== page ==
Given their emphasis on bulk orders, wholesalers typically do not cater to small businesses or individual consumers seeking low-volume purchases. This limitation is a strategic choice, allowing them to streamline their operations and focus on high-volume transactions.

Distributors: In contrast, distributors operate within a much broader scope. Not only do they sell to retailers, but they also engage with wholesalers, expanding their market reach. This wide scope allows them to act as crucial intermediaries in the supply chain.

Distributors often take on additional roles, such as serving as sales representatives for manufacturers. This position enables them to explore and capitalize on market opportunities across a spectrum of business sizes, from large enterprises to small operations. Their ability to adapt and serve various segments of the market makes them integral to the supply chain’s overall dynamics.

Similarities between Wholesalers and Distributors

Despite the clear differences in their roles and scope of operations within the supply chain, wholesalers and distributors share several key similarities that underscore their importance in moving products from manufacturers to consumers. These similarities include:

  • Both operate within supply chains: Wholesalers and distributors play integral roles in the supply chain, facilitating the movement of goods from manufacturers to consumers. While their specific functions may vary, they contribute to the overall process of making and distributing goods or services.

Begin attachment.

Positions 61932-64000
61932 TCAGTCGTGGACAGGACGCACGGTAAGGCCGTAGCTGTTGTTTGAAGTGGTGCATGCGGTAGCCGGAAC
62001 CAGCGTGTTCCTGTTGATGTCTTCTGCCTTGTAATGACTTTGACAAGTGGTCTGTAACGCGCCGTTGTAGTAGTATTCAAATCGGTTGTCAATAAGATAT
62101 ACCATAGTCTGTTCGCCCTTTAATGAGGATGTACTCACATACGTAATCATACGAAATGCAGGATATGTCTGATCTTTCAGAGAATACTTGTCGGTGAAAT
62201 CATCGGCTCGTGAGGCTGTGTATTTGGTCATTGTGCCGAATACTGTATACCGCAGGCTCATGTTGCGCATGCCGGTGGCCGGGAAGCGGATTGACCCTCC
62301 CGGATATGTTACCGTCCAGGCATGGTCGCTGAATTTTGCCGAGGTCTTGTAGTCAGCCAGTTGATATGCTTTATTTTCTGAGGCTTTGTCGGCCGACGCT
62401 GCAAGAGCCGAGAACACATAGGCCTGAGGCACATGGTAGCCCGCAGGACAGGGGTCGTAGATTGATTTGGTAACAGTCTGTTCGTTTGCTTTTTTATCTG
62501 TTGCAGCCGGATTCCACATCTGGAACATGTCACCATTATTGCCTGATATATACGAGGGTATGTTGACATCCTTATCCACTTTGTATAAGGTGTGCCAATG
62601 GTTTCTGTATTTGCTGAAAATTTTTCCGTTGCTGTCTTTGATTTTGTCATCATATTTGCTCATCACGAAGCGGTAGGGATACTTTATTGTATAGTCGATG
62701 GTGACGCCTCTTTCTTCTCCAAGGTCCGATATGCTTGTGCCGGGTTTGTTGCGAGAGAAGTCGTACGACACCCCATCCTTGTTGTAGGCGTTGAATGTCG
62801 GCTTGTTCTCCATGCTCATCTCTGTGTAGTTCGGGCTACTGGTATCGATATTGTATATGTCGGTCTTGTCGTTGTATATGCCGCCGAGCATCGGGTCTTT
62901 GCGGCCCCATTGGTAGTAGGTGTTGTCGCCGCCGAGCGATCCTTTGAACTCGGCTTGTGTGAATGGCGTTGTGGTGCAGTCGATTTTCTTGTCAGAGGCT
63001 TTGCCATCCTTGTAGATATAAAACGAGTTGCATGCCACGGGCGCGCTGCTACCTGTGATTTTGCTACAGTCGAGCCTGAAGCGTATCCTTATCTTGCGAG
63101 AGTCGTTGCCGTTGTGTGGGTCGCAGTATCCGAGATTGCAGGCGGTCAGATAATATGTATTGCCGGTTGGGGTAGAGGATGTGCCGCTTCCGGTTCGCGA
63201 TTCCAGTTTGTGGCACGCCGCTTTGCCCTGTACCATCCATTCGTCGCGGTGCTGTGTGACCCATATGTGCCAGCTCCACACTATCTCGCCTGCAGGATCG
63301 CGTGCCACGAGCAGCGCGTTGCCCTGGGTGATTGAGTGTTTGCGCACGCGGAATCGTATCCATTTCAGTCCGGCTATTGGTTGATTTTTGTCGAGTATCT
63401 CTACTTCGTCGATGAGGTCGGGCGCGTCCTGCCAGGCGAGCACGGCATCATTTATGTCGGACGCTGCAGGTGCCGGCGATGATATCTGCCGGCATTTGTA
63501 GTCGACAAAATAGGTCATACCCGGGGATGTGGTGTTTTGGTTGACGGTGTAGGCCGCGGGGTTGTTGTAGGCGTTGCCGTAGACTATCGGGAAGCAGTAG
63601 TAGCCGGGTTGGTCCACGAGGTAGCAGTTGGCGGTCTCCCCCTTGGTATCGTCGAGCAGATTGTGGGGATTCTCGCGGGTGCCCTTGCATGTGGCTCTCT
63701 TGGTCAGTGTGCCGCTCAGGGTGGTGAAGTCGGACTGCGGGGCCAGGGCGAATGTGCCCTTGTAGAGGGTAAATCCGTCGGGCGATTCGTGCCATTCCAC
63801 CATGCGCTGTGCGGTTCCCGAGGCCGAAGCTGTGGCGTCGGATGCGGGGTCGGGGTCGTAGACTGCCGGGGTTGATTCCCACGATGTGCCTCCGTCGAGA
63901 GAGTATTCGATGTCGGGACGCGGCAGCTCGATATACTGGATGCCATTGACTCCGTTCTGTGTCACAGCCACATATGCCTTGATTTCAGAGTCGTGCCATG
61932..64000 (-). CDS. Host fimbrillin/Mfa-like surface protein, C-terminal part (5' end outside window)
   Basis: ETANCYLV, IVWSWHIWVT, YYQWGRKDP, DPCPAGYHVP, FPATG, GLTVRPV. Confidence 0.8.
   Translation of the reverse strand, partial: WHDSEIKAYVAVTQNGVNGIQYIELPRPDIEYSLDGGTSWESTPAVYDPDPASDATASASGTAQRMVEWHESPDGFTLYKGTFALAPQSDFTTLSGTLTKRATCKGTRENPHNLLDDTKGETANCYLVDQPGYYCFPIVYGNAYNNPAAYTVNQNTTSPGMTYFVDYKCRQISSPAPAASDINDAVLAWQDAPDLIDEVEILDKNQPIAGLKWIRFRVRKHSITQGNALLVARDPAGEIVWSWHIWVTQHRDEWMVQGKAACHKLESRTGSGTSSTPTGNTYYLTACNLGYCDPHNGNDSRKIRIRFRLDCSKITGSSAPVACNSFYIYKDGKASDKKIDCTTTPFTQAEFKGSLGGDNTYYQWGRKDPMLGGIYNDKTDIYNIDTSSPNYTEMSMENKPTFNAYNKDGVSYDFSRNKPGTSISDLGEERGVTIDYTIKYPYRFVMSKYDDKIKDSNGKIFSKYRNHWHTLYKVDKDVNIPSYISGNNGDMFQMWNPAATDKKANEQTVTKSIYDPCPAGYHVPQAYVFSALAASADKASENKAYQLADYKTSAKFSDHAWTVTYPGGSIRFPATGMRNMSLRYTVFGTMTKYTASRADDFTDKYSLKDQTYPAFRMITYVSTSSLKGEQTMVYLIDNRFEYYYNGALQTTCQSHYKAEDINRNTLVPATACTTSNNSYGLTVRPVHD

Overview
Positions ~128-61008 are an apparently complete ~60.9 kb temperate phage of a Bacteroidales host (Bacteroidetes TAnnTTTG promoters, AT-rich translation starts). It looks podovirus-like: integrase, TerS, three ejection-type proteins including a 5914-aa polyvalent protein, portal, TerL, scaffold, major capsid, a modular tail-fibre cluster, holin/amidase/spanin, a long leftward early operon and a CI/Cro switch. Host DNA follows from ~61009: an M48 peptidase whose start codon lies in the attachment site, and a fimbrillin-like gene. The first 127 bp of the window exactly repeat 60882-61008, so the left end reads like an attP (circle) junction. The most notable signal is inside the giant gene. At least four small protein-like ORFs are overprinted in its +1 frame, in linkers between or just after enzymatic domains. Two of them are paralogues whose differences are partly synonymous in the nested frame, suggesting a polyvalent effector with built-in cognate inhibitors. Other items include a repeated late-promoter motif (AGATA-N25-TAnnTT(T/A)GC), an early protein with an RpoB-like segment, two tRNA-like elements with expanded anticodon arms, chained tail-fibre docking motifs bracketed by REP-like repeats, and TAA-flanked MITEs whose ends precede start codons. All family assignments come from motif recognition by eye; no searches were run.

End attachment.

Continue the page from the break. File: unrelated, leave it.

• Both serve as intermediaries: Despite their distinct roles, wholesalers and distributors act as intermediaries between manufacturers and retailers. Some manufacturers collaborate with distributors to reach wholesalers or retailers, while others opt for direct sales to wholesalers. Regardless, both wholesalers and distributors bridge the gap between producers and retailers in the distribution network.
  • Both adhere to the business-to-business (B2B) model: Wholesalers and distributors predominantly engage in business-to-business transactions, supplying products to retailers rather than selling directly to consumers. This contrasts with the business-to-consumer (B2C) model, where consumers interact directly with retailers. Additionally, in some cases, manufacturers may adopt a direct-to-consumer approach, bypassing intermediaries to sell products directly to end customers.


The relationships that wholesalers and distributors maintain with manufacturers, retailers, and occasionally end consumers, define their roles within the supply chain. Wholesalers are primarily focused on facilitating access to goods through bulk transactions, serving as a key resource for retailers looking to diversify their offerings without significant investments. In contrast, distributors engage in a more integrated approach, collaborating closely with manufacturers and retailers to ensure that products not only reach the market but also achieve desired sales outcomes and brand positioning. Understanding these dynamics is crucial for businesses in selecting the right partnerships to enhance their supply chain efficiency and market success.

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Khizra Khan is an experienced SEO and technical writer, specializing in e-commerce. Passionate about startups and technology, aiming to make complex technical concepts accessible to all. Her engaging writing style and deep research skills make her a go-to expert in digital innovation.